This weekend, a Kolkata-born, Bandra-based home chef will dig up childhood memories and popular Jewish cookbook author Flower Silliman’s recipes to present a Bengali-Jewish lunch pop-up
While growing up in Kolkata, 63-year-old Bandra-based Pia Promina Dasgupta Barve, who goes by chef Pia Promina, spent much of her time at the home of her Jewish friend, Esther Silliman, a fellow girl scout at Loreto House. Promina distinctly recalls tucking into the scrumptious Aloo Makalla, Bamya Khatta (pickled ladyfingers), cakes, cookies and other Jewish delicacies prepared by Esther’s mother, Flower. “She was also my cookery teacher in school. I learnt many Jewish recipes from her. She would rule us with a stick because we were a rowdy lot but we were always welcome at her home,” says Promina, flipping through 86-year-old Silliman’s Three Cups Of Flower, a multi-cuisine cookbook featuring Middle-Eastern, Far-Eastern and Jewish recipes.
Aloo Makalla featuring confit potatoes and Roast Chicken
Promina, who shifted to Mumbai post her marriage in 1975, and worked in food processing and export departments at Mafco and Britannia, stayed in touch with Silliman. In fact, she even asked her to pitch in with recipes for Calcutta Cookbook, presenting a history of the city through food, co-authored by Promina’s late mother and gourmet chef, Minakshi Das Gupta, back in 1993. “She and I are close friends now. She, and her daughter Jael Silliman, have strived to resurrect the Jewish community in Kolkata, and she is still full of beans. Recently, she was consulted for a Jewish menu at an upcoming restaurant there,” informs Promina, who now runs her own bakery called Pia’s Food Boutique, supplying cakes and cookies to Nature’s Basket. This weekend, she will host a lunch pop-up, Jewish Kitchens Of Calcutta, organised by a city-based dining experience curator, Authenticook.
Chef Pia Promina Das Gupta Barve
What’s the origin?
While Jewish pockets are found in different parts of India, their cuisines vary, based on the state/region. “The Jewish community would never be a ghetto. They opened their homes for Sabbath and adapted from other communities. For instance, the Bene Israelis, who settled in Alibaug, adapted to Maharashtrian-style of cooking while Cochin’s Jews, one of the earliest Jewish settlers in India, use coconut milk,” informs Promina.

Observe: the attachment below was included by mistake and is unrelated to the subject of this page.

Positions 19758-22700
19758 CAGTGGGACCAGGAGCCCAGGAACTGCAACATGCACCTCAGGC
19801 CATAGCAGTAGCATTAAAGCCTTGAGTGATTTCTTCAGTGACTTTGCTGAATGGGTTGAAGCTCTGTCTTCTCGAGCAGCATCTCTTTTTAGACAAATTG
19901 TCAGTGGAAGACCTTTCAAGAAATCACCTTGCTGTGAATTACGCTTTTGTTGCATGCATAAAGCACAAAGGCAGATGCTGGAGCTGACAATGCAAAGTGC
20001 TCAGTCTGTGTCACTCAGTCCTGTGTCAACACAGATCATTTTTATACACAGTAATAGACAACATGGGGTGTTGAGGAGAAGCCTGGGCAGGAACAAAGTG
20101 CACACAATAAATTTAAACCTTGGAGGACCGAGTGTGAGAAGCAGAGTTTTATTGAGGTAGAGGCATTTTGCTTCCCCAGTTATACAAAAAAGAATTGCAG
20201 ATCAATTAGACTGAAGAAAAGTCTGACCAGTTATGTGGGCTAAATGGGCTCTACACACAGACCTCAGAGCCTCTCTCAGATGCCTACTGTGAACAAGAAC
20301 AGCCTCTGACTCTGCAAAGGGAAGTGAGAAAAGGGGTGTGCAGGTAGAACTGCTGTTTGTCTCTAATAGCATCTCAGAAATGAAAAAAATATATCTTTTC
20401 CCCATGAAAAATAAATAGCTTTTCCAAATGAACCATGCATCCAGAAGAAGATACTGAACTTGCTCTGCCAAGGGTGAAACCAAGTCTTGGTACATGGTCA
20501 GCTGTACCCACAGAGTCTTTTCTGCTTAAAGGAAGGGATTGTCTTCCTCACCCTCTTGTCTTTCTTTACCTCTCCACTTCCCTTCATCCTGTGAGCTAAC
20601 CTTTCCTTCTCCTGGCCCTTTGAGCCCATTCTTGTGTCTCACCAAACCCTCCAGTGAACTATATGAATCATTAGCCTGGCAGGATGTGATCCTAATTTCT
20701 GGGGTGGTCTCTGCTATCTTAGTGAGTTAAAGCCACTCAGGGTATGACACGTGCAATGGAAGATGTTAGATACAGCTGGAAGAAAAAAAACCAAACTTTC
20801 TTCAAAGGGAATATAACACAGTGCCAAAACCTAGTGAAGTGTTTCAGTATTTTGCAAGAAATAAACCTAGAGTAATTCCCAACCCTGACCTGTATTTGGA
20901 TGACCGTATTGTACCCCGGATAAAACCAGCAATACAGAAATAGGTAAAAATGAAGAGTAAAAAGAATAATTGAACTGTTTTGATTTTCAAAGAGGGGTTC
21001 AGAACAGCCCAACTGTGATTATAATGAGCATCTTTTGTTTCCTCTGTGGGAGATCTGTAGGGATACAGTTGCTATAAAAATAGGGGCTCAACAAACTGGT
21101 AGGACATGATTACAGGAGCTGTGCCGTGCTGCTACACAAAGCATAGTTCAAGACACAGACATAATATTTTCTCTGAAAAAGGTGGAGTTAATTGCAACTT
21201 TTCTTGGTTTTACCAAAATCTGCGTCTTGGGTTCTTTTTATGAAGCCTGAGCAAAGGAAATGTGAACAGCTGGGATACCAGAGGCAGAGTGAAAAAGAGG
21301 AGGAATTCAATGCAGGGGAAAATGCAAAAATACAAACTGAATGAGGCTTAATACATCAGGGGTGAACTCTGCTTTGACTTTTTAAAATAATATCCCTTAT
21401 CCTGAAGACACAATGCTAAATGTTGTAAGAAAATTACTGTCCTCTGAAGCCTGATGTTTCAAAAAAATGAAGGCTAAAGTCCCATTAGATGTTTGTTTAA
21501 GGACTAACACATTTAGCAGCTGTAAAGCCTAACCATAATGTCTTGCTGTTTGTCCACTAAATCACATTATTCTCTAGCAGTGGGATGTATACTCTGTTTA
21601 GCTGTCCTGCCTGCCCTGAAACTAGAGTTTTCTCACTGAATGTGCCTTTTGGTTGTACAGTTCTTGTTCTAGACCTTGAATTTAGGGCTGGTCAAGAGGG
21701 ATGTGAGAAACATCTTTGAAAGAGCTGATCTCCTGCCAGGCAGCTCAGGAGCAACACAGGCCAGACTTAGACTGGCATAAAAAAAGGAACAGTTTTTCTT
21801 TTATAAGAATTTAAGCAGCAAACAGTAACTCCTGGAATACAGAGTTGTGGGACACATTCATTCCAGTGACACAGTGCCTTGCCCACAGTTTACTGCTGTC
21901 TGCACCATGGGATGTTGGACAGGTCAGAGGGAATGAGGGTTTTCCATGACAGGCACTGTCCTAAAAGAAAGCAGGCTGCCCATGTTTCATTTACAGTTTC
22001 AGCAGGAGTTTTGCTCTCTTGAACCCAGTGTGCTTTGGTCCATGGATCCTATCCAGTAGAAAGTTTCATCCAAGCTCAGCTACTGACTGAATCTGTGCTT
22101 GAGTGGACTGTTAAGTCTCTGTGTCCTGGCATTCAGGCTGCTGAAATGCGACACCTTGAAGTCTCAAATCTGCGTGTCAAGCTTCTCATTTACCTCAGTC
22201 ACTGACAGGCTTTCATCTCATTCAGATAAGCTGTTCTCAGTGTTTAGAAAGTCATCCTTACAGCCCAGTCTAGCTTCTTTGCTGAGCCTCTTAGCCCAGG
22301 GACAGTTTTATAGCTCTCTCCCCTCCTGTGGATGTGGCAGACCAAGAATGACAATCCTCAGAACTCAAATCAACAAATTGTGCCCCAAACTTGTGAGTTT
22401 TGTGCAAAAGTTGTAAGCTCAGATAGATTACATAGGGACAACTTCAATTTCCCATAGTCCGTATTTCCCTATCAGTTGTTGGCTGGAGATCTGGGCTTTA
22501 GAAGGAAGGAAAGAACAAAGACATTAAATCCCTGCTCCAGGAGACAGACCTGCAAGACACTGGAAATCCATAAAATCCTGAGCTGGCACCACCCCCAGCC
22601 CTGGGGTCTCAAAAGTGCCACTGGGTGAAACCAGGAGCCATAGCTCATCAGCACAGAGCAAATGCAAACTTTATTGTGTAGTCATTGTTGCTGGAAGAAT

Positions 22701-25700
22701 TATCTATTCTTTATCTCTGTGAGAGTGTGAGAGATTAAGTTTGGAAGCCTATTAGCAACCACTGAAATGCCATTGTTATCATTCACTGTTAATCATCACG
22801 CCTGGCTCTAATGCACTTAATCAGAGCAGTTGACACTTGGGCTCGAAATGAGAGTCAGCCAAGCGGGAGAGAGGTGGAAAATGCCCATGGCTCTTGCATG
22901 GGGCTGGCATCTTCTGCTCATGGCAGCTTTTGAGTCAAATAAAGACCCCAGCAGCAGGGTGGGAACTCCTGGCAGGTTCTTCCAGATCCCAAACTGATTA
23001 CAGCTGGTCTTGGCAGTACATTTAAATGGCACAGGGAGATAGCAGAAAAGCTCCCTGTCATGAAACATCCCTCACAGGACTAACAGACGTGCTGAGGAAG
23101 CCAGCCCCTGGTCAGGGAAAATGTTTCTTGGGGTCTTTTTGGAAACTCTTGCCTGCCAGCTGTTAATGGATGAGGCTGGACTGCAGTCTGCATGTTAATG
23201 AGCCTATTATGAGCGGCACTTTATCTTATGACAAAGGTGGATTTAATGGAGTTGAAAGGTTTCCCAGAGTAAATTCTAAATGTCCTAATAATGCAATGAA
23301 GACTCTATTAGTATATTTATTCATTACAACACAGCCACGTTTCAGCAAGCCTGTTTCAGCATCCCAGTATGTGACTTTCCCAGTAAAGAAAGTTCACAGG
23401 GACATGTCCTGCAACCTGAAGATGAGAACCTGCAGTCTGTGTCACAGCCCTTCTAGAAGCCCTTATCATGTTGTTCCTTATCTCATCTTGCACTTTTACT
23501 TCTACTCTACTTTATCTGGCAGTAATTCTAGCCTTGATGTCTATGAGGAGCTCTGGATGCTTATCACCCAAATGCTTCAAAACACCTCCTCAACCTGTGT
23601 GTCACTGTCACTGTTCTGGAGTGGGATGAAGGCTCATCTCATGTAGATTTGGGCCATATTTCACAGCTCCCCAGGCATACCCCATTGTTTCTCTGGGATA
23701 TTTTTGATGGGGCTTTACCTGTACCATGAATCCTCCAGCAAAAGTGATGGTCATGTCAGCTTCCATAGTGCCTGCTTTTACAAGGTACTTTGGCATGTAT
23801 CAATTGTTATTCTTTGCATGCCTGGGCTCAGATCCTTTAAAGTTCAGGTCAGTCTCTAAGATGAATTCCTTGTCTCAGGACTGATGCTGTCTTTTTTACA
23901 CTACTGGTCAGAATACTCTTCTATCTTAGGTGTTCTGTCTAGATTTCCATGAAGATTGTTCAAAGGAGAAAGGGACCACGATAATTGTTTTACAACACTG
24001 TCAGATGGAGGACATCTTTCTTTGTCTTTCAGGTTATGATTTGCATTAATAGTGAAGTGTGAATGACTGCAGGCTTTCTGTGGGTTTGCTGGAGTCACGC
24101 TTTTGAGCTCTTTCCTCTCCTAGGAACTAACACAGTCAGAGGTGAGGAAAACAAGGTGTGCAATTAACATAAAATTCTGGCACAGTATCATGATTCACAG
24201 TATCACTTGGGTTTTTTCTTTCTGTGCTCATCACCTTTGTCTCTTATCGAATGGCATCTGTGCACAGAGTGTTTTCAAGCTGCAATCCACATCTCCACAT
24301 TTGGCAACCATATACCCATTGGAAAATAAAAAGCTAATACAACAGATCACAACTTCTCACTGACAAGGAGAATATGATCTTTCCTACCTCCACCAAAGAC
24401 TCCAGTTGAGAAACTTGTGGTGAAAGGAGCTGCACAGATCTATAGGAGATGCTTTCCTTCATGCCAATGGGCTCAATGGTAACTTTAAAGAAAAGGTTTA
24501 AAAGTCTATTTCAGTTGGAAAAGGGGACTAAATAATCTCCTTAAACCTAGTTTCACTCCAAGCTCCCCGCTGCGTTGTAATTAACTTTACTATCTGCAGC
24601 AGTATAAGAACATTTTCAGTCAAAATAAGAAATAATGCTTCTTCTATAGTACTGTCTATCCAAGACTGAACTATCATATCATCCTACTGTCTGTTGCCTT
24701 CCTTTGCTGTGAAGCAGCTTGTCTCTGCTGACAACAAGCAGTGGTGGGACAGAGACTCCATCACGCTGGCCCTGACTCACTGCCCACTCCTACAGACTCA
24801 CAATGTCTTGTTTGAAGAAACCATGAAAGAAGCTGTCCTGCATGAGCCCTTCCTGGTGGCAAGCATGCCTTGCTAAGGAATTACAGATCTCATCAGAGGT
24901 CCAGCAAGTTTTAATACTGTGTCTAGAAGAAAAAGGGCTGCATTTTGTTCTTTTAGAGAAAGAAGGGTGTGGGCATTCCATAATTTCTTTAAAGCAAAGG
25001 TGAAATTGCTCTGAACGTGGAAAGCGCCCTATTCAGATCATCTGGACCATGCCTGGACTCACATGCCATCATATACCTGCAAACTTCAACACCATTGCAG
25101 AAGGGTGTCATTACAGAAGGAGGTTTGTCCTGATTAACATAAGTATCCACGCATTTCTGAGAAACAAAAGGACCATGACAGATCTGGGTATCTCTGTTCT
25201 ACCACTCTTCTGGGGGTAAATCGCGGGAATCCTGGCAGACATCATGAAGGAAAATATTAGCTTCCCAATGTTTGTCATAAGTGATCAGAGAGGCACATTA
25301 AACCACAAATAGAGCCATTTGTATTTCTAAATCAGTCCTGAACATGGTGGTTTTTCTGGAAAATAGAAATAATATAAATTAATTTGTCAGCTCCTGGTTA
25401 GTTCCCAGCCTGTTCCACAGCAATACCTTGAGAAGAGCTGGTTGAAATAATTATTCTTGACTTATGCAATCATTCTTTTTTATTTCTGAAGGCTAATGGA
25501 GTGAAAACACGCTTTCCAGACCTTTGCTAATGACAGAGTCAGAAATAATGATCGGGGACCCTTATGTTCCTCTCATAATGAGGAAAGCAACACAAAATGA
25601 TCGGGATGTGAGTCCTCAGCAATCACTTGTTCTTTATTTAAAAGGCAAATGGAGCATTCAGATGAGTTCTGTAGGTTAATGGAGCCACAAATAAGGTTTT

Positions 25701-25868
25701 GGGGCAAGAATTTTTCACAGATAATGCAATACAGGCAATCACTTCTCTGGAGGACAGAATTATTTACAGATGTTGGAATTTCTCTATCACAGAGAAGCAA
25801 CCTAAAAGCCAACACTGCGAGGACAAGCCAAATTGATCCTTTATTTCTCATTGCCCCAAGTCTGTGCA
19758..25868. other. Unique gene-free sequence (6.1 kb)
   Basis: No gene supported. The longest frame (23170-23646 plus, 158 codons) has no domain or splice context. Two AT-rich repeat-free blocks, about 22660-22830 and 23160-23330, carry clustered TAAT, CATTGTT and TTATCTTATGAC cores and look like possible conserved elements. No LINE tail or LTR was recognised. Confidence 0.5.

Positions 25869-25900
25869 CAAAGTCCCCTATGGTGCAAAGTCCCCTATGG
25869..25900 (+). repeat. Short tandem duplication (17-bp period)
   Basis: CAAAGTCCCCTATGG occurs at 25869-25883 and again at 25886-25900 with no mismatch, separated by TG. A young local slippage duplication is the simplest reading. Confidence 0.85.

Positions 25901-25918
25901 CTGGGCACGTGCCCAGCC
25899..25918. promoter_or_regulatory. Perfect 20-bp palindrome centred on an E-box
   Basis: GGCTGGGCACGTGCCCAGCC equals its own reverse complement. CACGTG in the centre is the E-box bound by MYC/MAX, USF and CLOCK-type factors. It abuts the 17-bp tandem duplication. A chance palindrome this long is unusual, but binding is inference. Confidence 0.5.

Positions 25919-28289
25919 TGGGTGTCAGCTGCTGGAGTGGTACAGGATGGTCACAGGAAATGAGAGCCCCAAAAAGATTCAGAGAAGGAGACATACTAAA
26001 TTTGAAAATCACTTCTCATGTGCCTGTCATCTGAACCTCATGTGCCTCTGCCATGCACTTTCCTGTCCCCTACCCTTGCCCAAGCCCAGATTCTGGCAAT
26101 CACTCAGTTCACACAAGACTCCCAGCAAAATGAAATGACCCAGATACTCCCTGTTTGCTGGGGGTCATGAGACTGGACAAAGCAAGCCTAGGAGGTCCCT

Meanwhile, the cuisine of Calcutta's Jews is a mélange of dishes, with roast chicken, lamb, fish and duck but sans pork. “They also adapted from Bengali cuisine. For instance, one of the Jewish women [I don’t know who she was] saw Bengali women make the routine Aloo Bhaja and began to use potatoes with the Roast Chicken. That’s how Aloo Makalla, a typical Calcutta Jewish creation, was born,” reveals Promina, who will serve it at the pop-up, with Helbeh (a coriander and fenugreek chutney).
The Jew cross-over
The menu also features dishes like Anjoli, a cold fish dish made with coconut milk, Chopped Chicken Liver and Mahashas, another classic Calcutta Jewish dish featuring stuffed vegetables. “In the old days, Kolkata was a melting pot of communities with the British, Armenians, the Jews, Anglo-Indians, etc. So, there’s sure to be a cross-over in cuisines too. Stuffing vegetables is a Middle-Eastern and Anglo-Indian concept. Mahashas may have been adapted from the Bengali Potoler Dolma (stuffed parwal) or the Anglo-Indian Tomato Farcies. The Jews stuff the vegetables with rice, fish or meat. Traditionally, it was cooked on chullahs; now, in ovens,” says the home cook, adding that Jewish cuisine features simple cooking techniques (“stove-top cooking or frying”) and is rich in whole spices, instead of grounded variety. “You will also find a lot of tomato and tamarind in Calcutta Jewish dishes because they love khatta-meetha, which is also true of Iran’s Persian cuisine,” Promina signs off.
On: June 26, 1 pm
At: Bandra (W)
What’s on the menu?
Cheese Sambosak: A specialty of Kolkata’s long-standing Jewish bakery, Nahoum and Sons, it’s a Middle-Eastern baked samosa (“more like karanji”) with a generous cheese filling.
Chopped Chicken Liver: A typically Iraqi Jew dish made with chicken liver, hard boiled eggs, fried onions. The Bengali Jewish version is spicier.
Anjoli: Traditionally cooked with Bhetki and coconut milk, a cold, soupy fish dish eaten with rice.
Aloo Makalla With Roast Chicken: Cooked only by Calcutta Jews, the dish features pan-roasted joints of chicken with confit potatoes and served with Helbeh (coriander and fenugreek chutney).
Mahashas: Vegetables stuffed with rice filling.
Israeli Cheesecake: A cheesecake, supposedly sold on the streets of Israel, featuring the cake without a crust.
Challah (pronounced hallah): A special Jewish braided bread eaten on holiday meals.
Bamya Khatta: Pickled ladyfinger. “I learnt the dish from a friend’s mother, Aunty Sybil. The ladyfinger is stuffed with ginger, mint, coriander and chillies and pickled in vinegar,” she adds.
Did you know?
Flower Silliman’s great grandfather, working with Hong Kong bank in Kolkata, was invited to Hong Kong and loved their rickshaws. He brought one back, which became a prototype to manufacture the rickshaws in Kolkata.